Learning a musical instrument

DiscussionsCategory: QuestionsLearning a musical instrument
Adam LawAdam Law asked 2 weeks ago

I failed as a child to learn the piano. I never could get to the point of getting beyond the technical, and getting pleasure from producing music. I love listening to music, and would love to be able to play an instrument. At 57 I started guitar lessons. Now at 62 I remain unable to play a tune, though I can do all the technical drills reasonably well. I wonder if being aphantasic provides a series of barriers – inability to imagine the tunes, see the rhythms, feel the patterns of cords, and visualize progressions. Also, an inability to see mood. My daughter has synesthesia and not aphantasia. She can see the color of emotion in music and when she writes, she can sharpen the affect of her piece by tuning in on the color. For me playing remains a mechanical exercise – like rote learning. An attempt to decode music into muscle memory. I also have difficulty remembering lyrics as I have no visual association. Interestingly, I have difficulty singing and playing at the same time or listening to someone else playing and accompanying them. I am talented and facile in other areas. I continue to struggle with neuro-variance – "With what I most enjoy contented least".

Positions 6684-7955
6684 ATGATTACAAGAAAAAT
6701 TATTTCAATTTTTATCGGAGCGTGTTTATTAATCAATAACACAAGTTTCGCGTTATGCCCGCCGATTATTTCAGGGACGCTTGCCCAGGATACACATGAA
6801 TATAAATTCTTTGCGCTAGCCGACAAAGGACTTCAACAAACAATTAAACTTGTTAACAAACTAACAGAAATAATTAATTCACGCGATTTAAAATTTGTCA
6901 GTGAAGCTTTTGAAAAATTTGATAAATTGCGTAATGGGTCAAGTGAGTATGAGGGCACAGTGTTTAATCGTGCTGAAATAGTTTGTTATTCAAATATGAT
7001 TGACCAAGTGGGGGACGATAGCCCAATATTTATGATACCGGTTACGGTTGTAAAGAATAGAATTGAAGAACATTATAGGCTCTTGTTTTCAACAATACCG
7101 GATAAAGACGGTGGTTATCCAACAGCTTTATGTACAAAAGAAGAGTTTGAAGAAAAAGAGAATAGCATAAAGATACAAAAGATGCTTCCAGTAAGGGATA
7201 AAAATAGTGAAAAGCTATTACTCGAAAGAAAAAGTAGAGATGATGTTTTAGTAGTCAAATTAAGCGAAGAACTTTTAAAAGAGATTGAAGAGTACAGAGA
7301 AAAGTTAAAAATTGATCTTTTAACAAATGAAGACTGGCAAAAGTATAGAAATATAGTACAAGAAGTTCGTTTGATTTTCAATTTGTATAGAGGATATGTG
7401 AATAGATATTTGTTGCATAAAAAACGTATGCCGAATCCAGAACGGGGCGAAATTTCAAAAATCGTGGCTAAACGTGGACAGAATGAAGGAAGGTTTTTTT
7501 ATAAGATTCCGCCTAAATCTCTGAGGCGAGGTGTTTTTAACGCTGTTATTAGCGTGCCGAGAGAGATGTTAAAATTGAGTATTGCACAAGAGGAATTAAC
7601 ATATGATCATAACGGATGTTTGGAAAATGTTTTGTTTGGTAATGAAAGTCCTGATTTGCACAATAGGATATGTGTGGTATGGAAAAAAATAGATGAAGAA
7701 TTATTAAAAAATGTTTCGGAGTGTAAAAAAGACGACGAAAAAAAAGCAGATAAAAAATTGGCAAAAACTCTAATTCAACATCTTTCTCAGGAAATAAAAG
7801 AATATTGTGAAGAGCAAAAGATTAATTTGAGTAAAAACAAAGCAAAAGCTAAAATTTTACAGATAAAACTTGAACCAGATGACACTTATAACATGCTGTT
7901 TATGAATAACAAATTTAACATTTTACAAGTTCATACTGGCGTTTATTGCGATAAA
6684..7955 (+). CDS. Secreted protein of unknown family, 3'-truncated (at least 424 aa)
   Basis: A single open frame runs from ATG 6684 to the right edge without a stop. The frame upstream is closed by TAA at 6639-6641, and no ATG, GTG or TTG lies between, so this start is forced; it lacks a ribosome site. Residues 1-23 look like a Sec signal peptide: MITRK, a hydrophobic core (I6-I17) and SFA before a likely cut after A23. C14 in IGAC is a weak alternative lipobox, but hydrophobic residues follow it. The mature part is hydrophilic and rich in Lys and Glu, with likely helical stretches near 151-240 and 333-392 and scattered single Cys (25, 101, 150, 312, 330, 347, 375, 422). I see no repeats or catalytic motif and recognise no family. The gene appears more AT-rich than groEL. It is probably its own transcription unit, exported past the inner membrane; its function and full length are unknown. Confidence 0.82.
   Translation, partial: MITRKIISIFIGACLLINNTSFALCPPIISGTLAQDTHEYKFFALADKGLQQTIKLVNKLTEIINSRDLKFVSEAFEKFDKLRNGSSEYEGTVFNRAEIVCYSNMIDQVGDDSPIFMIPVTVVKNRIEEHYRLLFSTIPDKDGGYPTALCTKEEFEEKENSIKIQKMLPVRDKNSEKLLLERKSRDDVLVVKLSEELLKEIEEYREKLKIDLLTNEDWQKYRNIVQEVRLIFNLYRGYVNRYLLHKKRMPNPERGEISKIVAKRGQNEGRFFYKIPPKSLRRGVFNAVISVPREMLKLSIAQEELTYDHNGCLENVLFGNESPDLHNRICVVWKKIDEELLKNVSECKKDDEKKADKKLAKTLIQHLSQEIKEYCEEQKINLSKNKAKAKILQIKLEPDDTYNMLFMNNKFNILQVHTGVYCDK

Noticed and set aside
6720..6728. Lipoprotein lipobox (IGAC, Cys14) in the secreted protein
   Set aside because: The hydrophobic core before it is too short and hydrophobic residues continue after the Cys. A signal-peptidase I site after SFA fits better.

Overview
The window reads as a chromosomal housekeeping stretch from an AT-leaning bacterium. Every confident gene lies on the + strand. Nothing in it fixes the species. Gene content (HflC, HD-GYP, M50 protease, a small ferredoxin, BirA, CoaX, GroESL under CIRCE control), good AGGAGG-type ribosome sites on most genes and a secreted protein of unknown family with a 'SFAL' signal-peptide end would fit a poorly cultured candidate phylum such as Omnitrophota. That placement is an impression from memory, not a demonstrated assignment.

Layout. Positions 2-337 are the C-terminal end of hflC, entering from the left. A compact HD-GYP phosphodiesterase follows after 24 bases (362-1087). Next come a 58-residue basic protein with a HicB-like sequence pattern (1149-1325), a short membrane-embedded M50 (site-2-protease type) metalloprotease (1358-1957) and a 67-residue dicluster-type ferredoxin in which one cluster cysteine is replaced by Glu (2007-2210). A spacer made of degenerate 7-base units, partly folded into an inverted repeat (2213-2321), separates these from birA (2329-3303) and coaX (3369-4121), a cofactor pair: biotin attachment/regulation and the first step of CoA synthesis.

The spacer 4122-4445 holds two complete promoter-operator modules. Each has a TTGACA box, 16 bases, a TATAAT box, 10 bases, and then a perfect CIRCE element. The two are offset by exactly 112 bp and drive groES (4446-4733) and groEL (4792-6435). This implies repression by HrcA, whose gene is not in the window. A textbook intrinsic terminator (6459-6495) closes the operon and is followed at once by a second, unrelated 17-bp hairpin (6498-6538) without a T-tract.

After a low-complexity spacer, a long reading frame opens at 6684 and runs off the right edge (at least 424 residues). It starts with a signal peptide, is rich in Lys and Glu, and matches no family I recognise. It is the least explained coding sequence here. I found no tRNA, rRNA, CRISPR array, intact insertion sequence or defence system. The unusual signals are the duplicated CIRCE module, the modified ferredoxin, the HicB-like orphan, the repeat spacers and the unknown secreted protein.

Nachum PereferkovichNachum Pereferkovich replied 1 week ago

How developed is your muscular and tactile memory? Have you tried playing a melody on a guitar and constantly singing simultaneously?

Adam LawAdam Law replied 1 week ago

Muscular memory (motoric memory) not good, tactile memory better. I haven’t tried simultaneously playing and singing melody – sounds like something I am going to try. Thanks.

We use cookies to personalise content and ads, to provide social media features and to analyse our traffic. We also share information about your use of our site with our social media, advertising and analytics partners in accordance with our Privacy Policy.

Stay connected with the Aphantasia Network

We'll send you the latest stories, exciting interviews and groundbreaking research.

Scroll to Top
X